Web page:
The series of climbs known as the Strines that lead into Sheffield were always likely to split the peloton asunder, but no one predicted the amount of damage they inflicted, largely thanks to the fiercely insistent pace set by the Garmin-Sharp team. At one point, the American team’s Dutch flyer Tom Jelte Slagter reduced the front group to just 15 members, while shielding his leader Andrew Talansky at the same time.
At the finish, Talansky was delighted with the way the stage had panned out for him and his team. Of their tactics going through the Strines he said: "I just wanted to make the race as hard as possible by keeping ourselves up at the front and out of trouble. Often the best way to do that is to control the race.
"Maybe we were missing one guy to keep the pace on. But Tom Jelte Slagter rode it down to 15 guys just two days into the Tour de France – that’s pretty impressive."
Having gained a huge confidence boost by winning the Criterium du Dauphiné last month, Talansky said he’d got another one today by staying with his GC rivals over terrain that doesn't usually suit him.
"It's no secret that days like today are not my speciality with short, punchy climbs all day," he said. "My speciality is 20-, 30-, 40-minute climbs. But it's mission accomplished. I got through it and am feeling good."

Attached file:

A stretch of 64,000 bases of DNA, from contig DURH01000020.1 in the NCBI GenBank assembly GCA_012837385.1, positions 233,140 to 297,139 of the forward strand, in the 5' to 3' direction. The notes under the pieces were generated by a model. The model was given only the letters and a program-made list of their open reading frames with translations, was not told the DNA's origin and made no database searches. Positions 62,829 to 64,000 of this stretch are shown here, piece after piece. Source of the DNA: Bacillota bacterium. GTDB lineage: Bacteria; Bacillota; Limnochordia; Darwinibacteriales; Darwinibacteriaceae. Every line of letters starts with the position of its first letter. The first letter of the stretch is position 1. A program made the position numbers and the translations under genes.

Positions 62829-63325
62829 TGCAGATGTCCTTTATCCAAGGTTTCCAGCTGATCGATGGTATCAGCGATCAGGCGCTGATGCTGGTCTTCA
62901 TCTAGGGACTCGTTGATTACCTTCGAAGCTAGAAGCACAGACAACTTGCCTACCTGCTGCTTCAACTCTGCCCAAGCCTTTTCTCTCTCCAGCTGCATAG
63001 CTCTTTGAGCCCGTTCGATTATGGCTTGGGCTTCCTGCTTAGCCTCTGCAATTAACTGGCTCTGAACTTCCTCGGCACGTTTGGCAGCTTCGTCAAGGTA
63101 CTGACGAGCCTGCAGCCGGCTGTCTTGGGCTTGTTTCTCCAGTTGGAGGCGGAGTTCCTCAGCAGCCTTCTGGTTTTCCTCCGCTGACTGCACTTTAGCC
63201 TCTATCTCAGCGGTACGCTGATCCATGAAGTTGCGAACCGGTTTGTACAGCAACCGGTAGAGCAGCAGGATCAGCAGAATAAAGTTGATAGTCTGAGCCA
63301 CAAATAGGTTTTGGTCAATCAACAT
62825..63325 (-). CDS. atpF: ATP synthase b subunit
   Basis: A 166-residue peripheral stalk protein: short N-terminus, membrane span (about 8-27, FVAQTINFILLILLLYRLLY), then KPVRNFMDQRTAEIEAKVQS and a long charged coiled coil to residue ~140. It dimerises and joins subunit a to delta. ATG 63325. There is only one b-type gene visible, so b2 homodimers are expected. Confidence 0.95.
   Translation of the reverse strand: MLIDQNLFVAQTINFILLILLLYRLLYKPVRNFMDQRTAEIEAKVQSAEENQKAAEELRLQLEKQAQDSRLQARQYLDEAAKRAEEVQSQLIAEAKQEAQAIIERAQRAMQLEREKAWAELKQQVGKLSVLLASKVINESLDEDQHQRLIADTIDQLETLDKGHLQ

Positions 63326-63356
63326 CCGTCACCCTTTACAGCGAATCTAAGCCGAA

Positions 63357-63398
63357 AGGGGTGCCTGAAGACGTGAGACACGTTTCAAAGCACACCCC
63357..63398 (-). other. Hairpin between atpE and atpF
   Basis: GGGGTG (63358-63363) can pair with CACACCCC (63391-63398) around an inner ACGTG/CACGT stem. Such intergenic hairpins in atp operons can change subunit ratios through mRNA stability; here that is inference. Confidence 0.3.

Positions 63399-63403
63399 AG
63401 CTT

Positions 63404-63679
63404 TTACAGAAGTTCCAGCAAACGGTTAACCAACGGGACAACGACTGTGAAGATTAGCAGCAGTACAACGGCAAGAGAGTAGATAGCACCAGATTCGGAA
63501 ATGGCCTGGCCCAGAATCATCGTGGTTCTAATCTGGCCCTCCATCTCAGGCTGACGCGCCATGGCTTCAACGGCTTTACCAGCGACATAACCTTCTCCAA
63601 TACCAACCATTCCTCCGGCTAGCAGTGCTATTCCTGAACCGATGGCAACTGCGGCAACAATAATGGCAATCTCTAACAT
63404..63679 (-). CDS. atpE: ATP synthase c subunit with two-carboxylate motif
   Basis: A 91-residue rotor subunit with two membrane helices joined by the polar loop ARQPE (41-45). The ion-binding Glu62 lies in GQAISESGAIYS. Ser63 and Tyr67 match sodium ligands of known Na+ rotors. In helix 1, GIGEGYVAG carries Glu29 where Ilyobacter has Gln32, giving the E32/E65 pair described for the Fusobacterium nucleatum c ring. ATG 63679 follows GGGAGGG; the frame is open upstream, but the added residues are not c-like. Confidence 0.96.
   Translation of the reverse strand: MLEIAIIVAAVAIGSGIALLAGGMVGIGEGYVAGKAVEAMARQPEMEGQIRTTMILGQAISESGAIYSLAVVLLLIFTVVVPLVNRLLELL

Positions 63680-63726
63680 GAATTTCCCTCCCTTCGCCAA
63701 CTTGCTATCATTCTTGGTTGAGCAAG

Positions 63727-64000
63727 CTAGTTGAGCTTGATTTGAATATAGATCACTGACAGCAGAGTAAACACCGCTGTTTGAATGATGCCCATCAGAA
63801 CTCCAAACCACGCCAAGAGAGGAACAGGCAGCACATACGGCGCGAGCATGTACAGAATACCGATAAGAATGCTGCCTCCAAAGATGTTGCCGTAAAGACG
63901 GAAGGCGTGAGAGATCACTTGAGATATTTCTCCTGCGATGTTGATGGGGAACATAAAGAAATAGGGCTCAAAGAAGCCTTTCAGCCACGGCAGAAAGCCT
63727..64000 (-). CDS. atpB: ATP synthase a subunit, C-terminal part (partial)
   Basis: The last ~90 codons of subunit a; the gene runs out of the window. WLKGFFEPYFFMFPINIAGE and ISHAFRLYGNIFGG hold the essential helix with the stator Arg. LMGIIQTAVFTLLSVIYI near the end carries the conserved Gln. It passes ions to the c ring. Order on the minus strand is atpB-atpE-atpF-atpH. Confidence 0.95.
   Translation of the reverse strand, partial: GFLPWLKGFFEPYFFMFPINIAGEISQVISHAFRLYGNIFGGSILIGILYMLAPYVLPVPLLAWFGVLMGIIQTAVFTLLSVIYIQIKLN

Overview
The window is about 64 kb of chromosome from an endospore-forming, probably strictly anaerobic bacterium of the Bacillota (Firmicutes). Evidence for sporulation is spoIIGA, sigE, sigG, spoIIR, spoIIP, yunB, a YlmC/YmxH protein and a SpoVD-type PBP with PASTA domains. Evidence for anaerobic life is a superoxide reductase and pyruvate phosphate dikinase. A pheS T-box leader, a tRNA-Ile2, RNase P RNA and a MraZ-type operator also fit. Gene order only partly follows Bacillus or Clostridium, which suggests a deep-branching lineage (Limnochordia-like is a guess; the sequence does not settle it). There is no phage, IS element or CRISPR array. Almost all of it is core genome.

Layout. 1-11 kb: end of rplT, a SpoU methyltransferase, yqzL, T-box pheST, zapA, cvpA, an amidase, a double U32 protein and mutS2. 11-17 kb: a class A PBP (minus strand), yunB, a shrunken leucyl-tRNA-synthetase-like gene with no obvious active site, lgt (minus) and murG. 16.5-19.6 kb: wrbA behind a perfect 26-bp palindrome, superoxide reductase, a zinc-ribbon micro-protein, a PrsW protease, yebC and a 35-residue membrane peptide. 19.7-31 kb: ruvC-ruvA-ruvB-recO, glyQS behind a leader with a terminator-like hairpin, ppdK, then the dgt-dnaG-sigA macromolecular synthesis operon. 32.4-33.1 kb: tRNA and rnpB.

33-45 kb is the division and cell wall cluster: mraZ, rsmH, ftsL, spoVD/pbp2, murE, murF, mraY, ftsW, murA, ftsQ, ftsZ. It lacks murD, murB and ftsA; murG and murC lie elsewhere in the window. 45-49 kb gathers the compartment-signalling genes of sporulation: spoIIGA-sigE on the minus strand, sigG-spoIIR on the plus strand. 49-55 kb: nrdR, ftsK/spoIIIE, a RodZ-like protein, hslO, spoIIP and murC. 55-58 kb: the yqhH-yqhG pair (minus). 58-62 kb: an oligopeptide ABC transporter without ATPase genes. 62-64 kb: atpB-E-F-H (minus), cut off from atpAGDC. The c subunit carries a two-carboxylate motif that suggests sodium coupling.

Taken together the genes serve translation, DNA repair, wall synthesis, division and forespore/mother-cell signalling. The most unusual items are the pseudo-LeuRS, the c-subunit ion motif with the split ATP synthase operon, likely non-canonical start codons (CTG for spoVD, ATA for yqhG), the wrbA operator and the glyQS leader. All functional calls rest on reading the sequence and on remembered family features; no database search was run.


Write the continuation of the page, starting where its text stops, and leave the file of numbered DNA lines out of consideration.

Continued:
Asked about the main GC contenders duking it out so early in the Tour, Talansky said: "I don’t think we've really seen anything yet. Everybody looks good. We're all at a pretty similar level. Nobody could get away from the rest up the hill. But we're only two days in."
Were the favourites for the yellow jersey playing mind games with each other over the closing 40km, he was then asked? "There may have been some mind games between some of the other guys, but not for me."
He concluded by saying: "I feel that I belong up there, that our team belongs up there and we're riding exactly like that."
Peter Cossins has written about professional cycling since 1993 and is a contributing editor to Procycling. He is the author of The Monuments: The Grit and the Glory of Cycling's Greatest One-Day Races (Bloomsbury, March 2014) and has translated Christophe Bassons' autobiography, A Clean Break (Bloomsbury, July 2014).
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